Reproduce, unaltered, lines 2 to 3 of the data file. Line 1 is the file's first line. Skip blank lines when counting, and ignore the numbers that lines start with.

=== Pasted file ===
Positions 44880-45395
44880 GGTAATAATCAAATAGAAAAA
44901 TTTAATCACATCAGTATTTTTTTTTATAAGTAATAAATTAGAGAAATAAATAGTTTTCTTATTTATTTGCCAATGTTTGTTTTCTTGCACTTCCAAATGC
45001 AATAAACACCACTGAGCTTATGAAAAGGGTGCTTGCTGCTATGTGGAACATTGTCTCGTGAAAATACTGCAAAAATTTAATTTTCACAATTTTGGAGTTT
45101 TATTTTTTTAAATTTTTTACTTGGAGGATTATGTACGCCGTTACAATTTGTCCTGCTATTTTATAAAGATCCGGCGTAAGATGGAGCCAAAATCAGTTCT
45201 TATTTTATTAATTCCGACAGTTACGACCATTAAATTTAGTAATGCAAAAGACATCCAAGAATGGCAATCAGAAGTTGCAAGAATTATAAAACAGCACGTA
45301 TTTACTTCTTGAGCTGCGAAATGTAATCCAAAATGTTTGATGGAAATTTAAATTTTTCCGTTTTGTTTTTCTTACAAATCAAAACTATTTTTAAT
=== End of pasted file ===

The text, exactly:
44880 GGTAATAATCAAATAGAAAAA
44901 TTTAATCACATCAGTATTTTTTTTTATAAGTAATAAATTAGAGAAATAAATAGTTTTCTTATTTATTTGCCAATGTTTGTTTTCTTGCACTTCCAAATGC